China Standoff: A Creepy Echo From the Past

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Contrary to some of the grander theories about historical causation, even the complacency of a superpower can be severely challenged when something small goes wrong. The emergency landing of the damaged United States spy plane on Hainan Island after an aerial collision with a Chinese jet has reminded us once again how important an apparently small accident can be. Though we cannot at this time be sure exactly what debates are taking place in Beijing over the stranded plane, the dead Chinese pilot and the United States crew, we can be sure that at the heart of the discussions there is a certain complacency that China is, once again, able to impose its own view of reality on the foreigners' blundering ways.

The last time something rather like this happened was over 200 years ago. Then it was Great Britain that was the superpower, flexing its muscles across the globe, and imposing its sense of its own destiny on the world. China, however, was proving stubborn, intensely aware of the vulnerability of its borders and equally self-conscious about its prestige. The reigning Qianlong emperor, as part of the process of expanding and consolidating China's borders, had also restricted trade with the Western powers to a small perimeter outside the city walls of Canton. The British chafed at this limitation, and sought a wider zone of commercial operations. They also sought, in vain, to pressure the Chinese into accepting Western norms of law, both with respect to the law of the sea and to protection of property and persons.

The formative moment in the development of Sino-British relations came in 1784. In that year an elderly gunner on a British vessel, the Lady Hughes, was ordered by his captain to fire a salute in Canton harbor. He did so, but failed to notice a Chinese lighter loading cargo in the vicinity. The explosion from the ship's gun seriously injured three Chinese on the lighter, two of whom died shortly afterward from their wounds. The Chinese authorities, in accordance with Chinese law that "a Native of this country having been killed... whether by accident or design," the person responsible must stand trial, ordered that the gunner be handed over to them. Though the foreigners trading there protested, pointing out that this was clearly an accidental homicide, they were forced to give in by the Chinese imposition of a total trade boycott and an impressive show of force. After a long delay while instructions were sought and eventually received from Beijing, the gunner was executed by strangulation. Trade resumed, but the cost was high: as one foreign merchant wrote, the choice they faced had been a grim one. They were forced to regain Chinese favor either by "a submission that must be disgraceful; or by the use of force, which however successful, must be productive of very serious calamities."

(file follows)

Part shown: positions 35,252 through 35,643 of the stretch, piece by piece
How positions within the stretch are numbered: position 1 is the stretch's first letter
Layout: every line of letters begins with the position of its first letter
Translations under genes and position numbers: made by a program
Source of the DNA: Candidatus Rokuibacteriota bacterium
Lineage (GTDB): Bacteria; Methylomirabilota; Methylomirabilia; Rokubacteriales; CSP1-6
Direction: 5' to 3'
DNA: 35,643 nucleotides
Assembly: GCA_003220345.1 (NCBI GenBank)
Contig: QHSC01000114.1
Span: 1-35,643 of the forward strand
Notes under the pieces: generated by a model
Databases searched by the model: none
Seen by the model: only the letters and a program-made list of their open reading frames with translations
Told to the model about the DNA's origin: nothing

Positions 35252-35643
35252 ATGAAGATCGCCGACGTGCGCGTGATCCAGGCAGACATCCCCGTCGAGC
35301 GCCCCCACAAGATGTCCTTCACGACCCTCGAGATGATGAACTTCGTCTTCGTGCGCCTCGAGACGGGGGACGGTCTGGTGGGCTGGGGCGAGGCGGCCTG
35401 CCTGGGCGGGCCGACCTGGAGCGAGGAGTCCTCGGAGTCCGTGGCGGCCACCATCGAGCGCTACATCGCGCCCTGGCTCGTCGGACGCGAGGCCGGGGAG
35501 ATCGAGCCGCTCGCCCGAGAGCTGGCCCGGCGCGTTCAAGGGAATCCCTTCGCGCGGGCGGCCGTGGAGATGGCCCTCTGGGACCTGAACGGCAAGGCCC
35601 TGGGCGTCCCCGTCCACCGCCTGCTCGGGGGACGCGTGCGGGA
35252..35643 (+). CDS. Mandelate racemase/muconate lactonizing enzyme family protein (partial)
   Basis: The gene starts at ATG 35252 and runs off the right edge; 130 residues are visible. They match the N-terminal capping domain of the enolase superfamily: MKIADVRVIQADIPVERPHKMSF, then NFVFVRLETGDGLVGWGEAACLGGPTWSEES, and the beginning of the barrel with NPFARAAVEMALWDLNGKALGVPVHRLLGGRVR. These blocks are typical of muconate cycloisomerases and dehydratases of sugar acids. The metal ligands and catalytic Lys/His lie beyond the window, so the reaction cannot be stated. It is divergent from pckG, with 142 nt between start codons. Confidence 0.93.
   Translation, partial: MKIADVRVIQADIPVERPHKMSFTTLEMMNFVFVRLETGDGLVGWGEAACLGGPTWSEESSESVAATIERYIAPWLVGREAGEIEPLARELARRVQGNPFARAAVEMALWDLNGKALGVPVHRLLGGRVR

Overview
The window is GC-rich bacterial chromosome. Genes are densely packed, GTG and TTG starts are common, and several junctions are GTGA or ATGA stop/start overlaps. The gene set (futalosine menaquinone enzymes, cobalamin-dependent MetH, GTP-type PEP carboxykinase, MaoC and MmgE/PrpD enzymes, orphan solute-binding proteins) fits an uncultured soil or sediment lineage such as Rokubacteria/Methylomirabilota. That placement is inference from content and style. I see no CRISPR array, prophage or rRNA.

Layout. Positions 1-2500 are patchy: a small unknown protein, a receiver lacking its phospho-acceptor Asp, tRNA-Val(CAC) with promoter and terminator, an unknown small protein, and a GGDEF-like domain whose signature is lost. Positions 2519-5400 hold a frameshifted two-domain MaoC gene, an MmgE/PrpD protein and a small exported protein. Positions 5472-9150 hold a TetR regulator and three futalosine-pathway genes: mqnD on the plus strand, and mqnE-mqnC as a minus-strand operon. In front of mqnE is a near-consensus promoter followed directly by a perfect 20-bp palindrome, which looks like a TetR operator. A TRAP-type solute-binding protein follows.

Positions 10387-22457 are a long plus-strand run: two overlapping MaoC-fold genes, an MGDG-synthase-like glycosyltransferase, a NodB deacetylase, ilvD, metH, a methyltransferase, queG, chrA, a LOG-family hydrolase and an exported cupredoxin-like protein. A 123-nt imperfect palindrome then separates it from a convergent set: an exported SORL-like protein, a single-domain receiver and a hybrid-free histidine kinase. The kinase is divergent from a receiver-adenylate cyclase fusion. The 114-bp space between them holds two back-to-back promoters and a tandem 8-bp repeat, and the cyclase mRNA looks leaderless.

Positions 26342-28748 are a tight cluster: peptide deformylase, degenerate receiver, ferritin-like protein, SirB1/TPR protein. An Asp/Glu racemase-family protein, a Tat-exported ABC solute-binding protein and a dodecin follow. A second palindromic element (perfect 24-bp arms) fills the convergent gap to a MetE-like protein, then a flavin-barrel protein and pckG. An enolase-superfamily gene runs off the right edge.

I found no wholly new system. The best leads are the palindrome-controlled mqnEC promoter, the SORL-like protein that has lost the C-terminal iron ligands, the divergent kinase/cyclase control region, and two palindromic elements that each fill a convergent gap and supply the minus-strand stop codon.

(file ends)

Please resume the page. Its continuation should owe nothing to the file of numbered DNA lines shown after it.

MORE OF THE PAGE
From that time on, the British decided to follow the option of force rather than submission in dealing with China. in the two "Opium Wars" of the early and mid 19th century, the British not only won the right to sell opium (grown in their Indian territories) inside China, but also established the system of low-tariff "Treaty Ports" — of which Shanghai swiftly became the most successful — along with the principle of "extraterritoriality." This stipulated that foreigners committing crimes on Chinese soil or in Chinese waters would be judged by the laws of their own countries rather than by those of China. The United States benefitted from all these provisions, as did the other Western powers and Japan.

Not surprisingly, getting rid of these humiliating proofs of foreign military and jurisdictional superiority became a central preoccupation of Chinese nationalism. Much of 20th-century Chinese history is the story of China's attempts to regain control over its tariffs on foreign trade, to eradicate the treaty ports, and once more to compel the foreigners to be tried according to Chinese law

In the early 1940s, these long-cherished goals were attained, and the foreigners once more compelled to see China in its own terms rather than in theirs. The Chinese communist government inherited these gains, and is certainly not likely to ever yield them up again, unless confronted with overwhelming force. Their pride demands that they call the shots, not only in normal situations but also in such accidental or even freakish encounters as that which has just occurred. For the United States to fail to understand this would be a serious mistake. Like the British, they are learning that sometimes things just happen in a way that gives the advantage to the other side. But unlike the British, the current world situation does not give them the option of employing massive force in a attempt to rectify an accident of history.

Jonathan Spence teaches Chinese history at Yale. His latest work, "Treason by the Book," has just been published by Viking.